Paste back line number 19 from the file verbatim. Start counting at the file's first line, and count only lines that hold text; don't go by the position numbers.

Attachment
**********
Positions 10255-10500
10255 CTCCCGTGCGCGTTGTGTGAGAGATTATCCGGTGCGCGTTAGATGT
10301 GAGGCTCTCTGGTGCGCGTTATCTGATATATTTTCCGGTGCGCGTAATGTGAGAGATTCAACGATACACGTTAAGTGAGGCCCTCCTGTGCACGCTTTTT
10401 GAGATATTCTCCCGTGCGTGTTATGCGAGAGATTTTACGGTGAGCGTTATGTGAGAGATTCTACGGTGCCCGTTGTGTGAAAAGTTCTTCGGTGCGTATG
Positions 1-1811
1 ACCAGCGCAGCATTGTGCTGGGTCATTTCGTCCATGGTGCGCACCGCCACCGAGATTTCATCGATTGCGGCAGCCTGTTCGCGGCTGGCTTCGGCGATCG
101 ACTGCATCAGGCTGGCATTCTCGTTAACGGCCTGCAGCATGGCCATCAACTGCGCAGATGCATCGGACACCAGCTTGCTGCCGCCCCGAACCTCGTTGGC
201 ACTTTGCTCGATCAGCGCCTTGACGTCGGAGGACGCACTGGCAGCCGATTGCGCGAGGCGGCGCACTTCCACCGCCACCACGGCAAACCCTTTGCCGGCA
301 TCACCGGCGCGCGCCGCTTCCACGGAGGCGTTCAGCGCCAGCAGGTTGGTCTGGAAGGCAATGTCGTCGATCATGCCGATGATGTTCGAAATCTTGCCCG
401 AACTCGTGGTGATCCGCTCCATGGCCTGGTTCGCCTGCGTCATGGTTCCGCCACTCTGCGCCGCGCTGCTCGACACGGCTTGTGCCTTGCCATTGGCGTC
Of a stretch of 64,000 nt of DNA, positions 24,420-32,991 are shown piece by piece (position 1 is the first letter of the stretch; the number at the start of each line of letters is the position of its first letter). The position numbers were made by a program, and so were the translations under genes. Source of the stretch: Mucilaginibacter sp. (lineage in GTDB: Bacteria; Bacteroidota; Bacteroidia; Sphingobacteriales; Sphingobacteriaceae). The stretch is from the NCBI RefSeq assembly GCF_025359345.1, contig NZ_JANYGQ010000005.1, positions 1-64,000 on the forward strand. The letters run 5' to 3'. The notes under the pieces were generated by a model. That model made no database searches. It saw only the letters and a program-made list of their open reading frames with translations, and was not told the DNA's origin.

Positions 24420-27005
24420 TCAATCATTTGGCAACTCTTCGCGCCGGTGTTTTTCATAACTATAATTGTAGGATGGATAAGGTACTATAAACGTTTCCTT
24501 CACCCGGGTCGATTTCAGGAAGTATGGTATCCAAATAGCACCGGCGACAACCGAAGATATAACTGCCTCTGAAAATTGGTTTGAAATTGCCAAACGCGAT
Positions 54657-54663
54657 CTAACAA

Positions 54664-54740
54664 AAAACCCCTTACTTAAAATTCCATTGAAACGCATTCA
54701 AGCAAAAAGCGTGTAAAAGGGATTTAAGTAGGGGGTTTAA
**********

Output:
54701 AGCAAAAAGCGTGTAAAAGGGATTTAAGTAGGGGGTTTAA